Indiana Jones may have looked cool on the big screen, but going into the fields of anthropology or archaeology won't be a blockbuster hit for your kid in the job department. The reality, according to the Georgetown report, is that recent anthropology and archaeology graduates report a 10.5 percent unemployment rate.

Why is this number so high? It all goes back to the same problem of having skills that are perceived as valuable in the working world - assuming you're not trying to get a job as an anthropologist or archaeologist. While you'll likely pick up skills during your course of study that could be applied to other jobs outside of these majors, good luck getting that across in a job application or interview when you say you studied anthropology, says Reynaldo.

"Again, like other liberal arts majors, you're being taught how to think but it's just not perceived that way by employers," says Reynaldo. "So these majors often end up getting shafted."

Major #5: Film, Video, and Photographic Arts

Do you have a budding Spielberg or Ansel Adams on your hands? While filmmaking and photography can be great artistic outlets, they might not be the best choices for your son or daughter's college major.

Recent graduates with these types of degrees experience about a 12.9 percent unemployment rate, says the Georgetown report.

Reynaldo likens this figure to the fact that while film and photography have the skill of story creation at their core, they might not be the most lucrative fields for monetizing those storytelling skills.

And if you're not using those storytelling skills, you need to make money somehow. But it can be difficult, according to Reynaldo, to convince employers that those skills translate into a practical approach to an office job or otherwise because your field of study is often pigeonholed as artistic and outside the "real" world.

Full Speed Ahead

So we've told you about some majors that you should be wary of for your young one. But then which college majors are on the other end of the spectrum? With one of the following majors, you can start turning Junior's bedroom into that rec room you always wanted - because there's a much better chance he won't still be living at home when he graduates.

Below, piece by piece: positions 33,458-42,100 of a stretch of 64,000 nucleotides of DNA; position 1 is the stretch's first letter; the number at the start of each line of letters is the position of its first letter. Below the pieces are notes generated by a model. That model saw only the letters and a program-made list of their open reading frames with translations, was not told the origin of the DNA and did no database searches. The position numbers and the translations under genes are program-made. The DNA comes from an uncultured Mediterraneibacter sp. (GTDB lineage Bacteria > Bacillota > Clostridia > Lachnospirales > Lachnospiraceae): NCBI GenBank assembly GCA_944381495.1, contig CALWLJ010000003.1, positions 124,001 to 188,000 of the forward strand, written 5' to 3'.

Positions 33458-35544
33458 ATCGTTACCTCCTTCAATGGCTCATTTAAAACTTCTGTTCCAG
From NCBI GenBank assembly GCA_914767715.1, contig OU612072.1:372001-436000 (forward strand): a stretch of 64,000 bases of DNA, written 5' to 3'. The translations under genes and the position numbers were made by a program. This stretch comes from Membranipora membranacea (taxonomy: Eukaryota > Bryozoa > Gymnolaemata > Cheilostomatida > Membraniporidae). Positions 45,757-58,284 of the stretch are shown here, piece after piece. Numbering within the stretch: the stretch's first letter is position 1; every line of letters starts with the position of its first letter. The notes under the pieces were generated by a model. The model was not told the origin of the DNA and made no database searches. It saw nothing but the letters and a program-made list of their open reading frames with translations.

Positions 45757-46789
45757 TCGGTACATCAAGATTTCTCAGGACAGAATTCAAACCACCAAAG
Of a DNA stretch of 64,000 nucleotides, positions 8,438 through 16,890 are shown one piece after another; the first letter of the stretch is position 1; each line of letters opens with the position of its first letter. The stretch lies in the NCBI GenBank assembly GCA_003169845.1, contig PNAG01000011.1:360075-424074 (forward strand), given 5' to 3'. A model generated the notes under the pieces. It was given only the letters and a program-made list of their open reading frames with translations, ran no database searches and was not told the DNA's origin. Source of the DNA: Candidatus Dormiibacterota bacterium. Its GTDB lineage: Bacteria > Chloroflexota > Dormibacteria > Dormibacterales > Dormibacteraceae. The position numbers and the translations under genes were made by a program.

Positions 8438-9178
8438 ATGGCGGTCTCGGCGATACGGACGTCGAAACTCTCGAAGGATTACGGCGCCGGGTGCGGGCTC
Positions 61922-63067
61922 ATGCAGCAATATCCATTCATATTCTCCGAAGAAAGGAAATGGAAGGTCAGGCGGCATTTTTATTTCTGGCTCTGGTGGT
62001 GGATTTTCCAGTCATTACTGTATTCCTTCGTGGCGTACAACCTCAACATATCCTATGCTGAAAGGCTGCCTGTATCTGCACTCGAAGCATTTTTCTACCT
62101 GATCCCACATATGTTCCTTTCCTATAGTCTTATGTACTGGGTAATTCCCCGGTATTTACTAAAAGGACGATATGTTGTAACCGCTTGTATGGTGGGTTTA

Major #1: Accounting

Number crunching might not sound like the most exciting field, but trust us when we say accounting is one logical equation for post-grad employment opportunities. The unemployment rate of recent college graduates is much smaller than the above majors' figures, at 6.8 percent as reported by the Georgetown study.

Reynaldo attributes this lower-than-average rate to a few things about accounting. First, he says, "It's super easy to illustrate to employers that you have practical knowledge and relevant skills because they know what you've studied."

Plus, Reynaldo says there can be "high turnover" in some of these jobs because of the way some accounting firms work. "Workers may move on and want to go to smaller, boutique agencies, leaving jobs open," he says.

Click to Find the Right Accounting Program.

What are some things your kid will probably study in an accounting program? Tax laws, balance sheets, and general accepted principles of accounting, to name a few - according to the College Board, a nonprofit organization that promotes higher education.

Potential Careers**:

Major #2: Elementary Education

Guess what? The years your kid spent in school could be a primer for pursuing a career as an elementary school teacher. Think about it - there will always be impressionable young minds that need shaping. And if you look at the Georgetown report's figures, this statement seems to be accurate: the unemployment rate for recent elementary education grads is only 4.8 percent.

"There's a huge need in education," says Reynaldo. "Schools need bodies to fill in spaces," whether it's teachers retiring or new teachers needed to accommodate growing school systems.

Click to Find the Right Elementary Education Program.

And if your son or daughter decided to major in elementary education, you can expect they will learn practical things they could later apply to the classroom - like instructional technology, or the basics of designing inspiring lessons, according to the College Board.